Virtual student placements offer win-win during COVID-19
When in-person appointments were paused due to the pandemic, Lowana Lee, an occupational therapist at McMaster Children’s Hospital’s (MCH) Ron Joyce Children’s Health Centre (RJCHC), was happy to take on a student learner.
“I’m not young,” she laughs. “There’s a lot of technology involved but it’s fun to learn new things.”
Lee works in the Children’s Developmental Rehabilitation program at RJCHC, one of three services at the centre offering clinical placements virtually during the pandemic. Appointments are scheduled through Zoom Healthcare so the healthcare provider, family, and student can log on remotely. For those without access to technology, coaching over the phone is also a possibility.
MCH’s partnership with McMaster University’s School of Rehabilitation and Mohawk College’s Occupational Therapist Assistant and Physiotherapist Assistant program allows students to pair up with a preceptor — or instructor — so they can gain experience before graduation. The hospital’s commitment to students continues through COVID-19, as a testament to the strong relationship with our education partners.
A “collaboration win”
McMaster University Occupational Therapy student Melanie Rodriguez completed her last clinical placement virtually at RJCHC. She began her placement with Lee in July and had a caseload of eight families to assess throughout her eight weeks. She was also involved in a group program for teens where they covered topics ranging from social media and time management to healthy eating and exercise. During her placement, she shadowed Lee and participated in online appointments with families. She also assisted with getting presentations and resources online for families to access.
Lindsay Bray, clinical leader of the Developmental Pediatrics and Rehabilitation (DPR) program, says having students lend their tech savvy is a “collaboration win.”
“DPR was able to offer a clinical placement for an occupational therapy student from McMaster School of Rehabilitation and our program was able to benefit from her technical abilities while we learned to use virtual platforms to meet rehabilitation needs of children,” says Bray.
Sharpening observational skills
A virtual placement encouraged Rodriguez to develop skills in a different way.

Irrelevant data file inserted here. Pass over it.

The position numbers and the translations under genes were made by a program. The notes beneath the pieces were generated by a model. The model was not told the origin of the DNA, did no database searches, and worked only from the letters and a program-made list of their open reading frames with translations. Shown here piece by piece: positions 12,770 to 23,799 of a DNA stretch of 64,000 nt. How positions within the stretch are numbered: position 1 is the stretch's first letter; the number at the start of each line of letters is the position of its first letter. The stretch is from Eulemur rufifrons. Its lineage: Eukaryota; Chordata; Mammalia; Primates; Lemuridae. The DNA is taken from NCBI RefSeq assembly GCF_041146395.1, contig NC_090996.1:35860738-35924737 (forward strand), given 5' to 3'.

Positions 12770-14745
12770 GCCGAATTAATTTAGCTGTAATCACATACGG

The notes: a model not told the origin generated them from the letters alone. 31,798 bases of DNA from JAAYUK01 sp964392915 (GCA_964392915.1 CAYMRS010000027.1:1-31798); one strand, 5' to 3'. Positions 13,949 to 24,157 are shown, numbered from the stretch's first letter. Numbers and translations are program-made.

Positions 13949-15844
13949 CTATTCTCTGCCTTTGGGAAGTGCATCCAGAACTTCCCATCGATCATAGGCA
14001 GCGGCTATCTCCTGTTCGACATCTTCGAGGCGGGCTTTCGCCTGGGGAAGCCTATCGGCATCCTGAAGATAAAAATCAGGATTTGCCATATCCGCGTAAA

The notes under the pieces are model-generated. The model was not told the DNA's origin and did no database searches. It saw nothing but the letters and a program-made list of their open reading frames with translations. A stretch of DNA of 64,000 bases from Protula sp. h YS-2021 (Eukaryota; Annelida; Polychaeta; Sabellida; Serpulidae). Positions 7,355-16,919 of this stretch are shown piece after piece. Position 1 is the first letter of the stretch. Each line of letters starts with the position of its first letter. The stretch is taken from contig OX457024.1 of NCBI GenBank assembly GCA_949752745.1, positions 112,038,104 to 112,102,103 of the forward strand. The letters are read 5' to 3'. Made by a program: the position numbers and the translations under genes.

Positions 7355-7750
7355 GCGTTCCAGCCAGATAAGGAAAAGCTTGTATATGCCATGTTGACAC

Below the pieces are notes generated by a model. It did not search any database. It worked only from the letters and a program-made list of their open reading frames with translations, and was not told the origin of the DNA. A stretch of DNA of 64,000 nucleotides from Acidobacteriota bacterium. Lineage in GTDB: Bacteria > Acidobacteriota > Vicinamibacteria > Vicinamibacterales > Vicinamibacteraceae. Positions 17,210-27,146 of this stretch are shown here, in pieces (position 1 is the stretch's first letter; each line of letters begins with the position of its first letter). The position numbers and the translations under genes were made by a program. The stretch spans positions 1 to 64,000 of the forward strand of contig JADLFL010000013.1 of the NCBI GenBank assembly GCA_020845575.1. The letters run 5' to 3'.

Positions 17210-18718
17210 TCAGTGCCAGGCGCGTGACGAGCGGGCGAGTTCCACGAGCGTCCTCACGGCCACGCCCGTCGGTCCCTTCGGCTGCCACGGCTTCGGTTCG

“Being virtual truly tested my observational skills, creativity, and resourcefulness. It taught me how to think and act on the spot and how to work with basic tools and materials that a family would have in their home,” she says.
Students really learn to sharpen their observational skills in a virtual environment, says Lee, in order to determine what developmental stage the child is at. Since Lee and Rodrigues weren’t working in close proximity like they normally would, they scheduled time together every day to debrief.
“My preceptor planned daily meetings at the end of the work day that were crucial to my success,” says Rodriguez. “This time set aside each day gave us an opportunity to discuss all of the clients we had seen that day and prepare for the clients we would be seeing the following day.”
Rodriguez was able to complete the last three weeks of her placement in person. This allowed her to experience checking a child’s range of motion and face-to-face assessments for children with difficulties eating and swallowing.
But virtual assessments do have their benefits.
“I got to see the home environment and what is actually happening in the home,” says Lee. “Occupational therapy is concerned with participation and accessibility. The family has the chance to show me what the set-up is like, what the bathroom is like.”
A new graduate
After the successful completion of her placement, Rodriguez will have her graduation ceremony in November where she will receive a Master’s of Science in Occupational Therapy. She’s grateful for the mentoring from her preceptor.
“Lowana is not only a great occupational therapist but also a great teacher and I will forever be grateful for this opportunity – it truly helped solidify my passion for working in the pediatric field,” she says.
Lee has been mentoring students since she started with MCH in 1988.
“I have a passion for making sure our young graduates are able to learn,” says Lee. “I will retire one day, and if we don’t have students or therapists that can take over, then people wouldn’t have occupational therapy. That’s why I offered this virtual placement to the school — to make sure they could graduate in time.”